Taken at the Urban Ecology Center…
Featured in “Love These Creatures” 11-5-2012
Featured in “You Got It, We Want It” 11-1-2012
Featured in “The World As We See It, or as we missed it” 10-28-2012
The common snapping turtle (Chelydra serpentina) is a large freshwater turtle of the family Chelydridae. Its natural range extends from southeastern Canada, southwest to the edge of the Rocky Mountains, as far east as Nova Scotia and Florida and as far southwest as northeastern Mexico. This species and the larger alligator snapping turtle are the only two species in this family found in North America (though the common snapping turtle, as its name implies, is much more widespread).
Common snappers are noted for their belligerent disposition when out of the water, their powerful beak-like jaws, and their highly mobile head and neck (hence the specific name “serpentina”, meaning “snake-like”). In some areas they are hunted very heavily for their meat, a popular ingredient in turtle soup. These turtles have lived for up to 47 years in captivity, while the lifespan of wild individuals is estimated to be around 30 years.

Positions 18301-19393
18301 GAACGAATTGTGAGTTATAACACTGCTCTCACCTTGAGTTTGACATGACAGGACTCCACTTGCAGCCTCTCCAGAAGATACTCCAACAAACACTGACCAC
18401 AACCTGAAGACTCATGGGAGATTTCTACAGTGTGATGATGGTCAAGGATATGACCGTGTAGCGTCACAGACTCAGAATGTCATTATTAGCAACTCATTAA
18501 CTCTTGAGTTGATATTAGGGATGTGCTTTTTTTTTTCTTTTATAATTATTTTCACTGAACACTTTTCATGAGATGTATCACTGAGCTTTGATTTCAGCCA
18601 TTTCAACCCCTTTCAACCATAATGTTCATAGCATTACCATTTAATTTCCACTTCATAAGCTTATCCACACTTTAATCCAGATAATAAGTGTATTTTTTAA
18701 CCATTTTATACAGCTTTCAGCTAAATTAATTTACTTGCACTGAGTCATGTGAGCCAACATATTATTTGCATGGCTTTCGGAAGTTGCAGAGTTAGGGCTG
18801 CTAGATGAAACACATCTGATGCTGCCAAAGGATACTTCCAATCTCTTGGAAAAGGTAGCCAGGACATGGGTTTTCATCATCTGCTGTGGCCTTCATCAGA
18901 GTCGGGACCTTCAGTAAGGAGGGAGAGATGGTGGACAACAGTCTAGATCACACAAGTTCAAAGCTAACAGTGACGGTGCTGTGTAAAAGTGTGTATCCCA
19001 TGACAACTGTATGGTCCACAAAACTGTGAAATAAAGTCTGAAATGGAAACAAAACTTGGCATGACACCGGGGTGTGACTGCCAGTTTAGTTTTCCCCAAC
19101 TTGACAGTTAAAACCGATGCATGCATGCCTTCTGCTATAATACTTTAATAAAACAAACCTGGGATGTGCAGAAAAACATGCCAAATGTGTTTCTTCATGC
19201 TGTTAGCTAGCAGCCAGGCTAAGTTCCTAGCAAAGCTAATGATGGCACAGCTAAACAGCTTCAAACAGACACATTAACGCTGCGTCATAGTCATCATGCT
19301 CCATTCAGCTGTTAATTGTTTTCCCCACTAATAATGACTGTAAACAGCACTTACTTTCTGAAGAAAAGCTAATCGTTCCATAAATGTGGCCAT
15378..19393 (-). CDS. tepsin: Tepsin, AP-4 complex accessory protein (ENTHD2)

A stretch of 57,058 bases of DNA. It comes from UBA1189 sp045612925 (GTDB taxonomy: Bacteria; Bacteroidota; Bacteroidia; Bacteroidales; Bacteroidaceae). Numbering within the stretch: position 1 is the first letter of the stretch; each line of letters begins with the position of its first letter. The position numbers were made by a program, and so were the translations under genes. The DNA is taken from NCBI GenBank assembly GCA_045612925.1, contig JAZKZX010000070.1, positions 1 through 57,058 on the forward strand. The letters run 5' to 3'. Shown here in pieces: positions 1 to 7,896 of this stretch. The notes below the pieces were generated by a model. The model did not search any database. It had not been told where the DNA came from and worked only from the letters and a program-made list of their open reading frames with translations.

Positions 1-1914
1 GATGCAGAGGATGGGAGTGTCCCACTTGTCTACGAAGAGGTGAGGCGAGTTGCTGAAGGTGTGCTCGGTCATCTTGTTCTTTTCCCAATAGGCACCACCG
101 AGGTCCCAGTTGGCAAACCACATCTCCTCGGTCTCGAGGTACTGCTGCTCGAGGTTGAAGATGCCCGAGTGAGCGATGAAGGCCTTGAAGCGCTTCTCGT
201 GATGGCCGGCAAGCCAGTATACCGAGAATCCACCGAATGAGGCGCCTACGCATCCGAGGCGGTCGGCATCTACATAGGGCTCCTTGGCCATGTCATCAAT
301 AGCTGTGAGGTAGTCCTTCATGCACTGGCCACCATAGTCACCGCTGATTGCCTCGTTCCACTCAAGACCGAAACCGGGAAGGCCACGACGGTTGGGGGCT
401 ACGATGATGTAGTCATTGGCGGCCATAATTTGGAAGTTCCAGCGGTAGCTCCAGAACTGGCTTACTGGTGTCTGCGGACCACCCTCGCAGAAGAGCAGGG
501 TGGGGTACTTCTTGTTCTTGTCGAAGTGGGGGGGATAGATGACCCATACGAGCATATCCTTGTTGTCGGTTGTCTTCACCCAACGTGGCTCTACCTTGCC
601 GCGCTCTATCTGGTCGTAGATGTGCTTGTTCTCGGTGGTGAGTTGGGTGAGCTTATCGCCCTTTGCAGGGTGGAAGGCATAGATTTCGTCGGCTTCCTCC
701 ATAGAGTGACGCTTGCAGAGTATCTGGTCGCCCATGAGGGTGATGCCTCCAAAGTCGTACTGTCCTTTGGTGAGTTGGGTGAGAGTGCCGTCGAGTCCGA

Snapping turtles have “fierce” dispositions; however, when encountered in the water, they usually slip quietly away from any disturbance. Snapping turtles have evolved the ability to snap because unlike other turtles, they are too large to hide in their own shells when confronted. Snapping is their defense mechanism. However, these turtles rarely bite humans; they usually flee when threatened.
The snapper is an aquatic ambush hunter, capturing its prey with its beak-like jaws.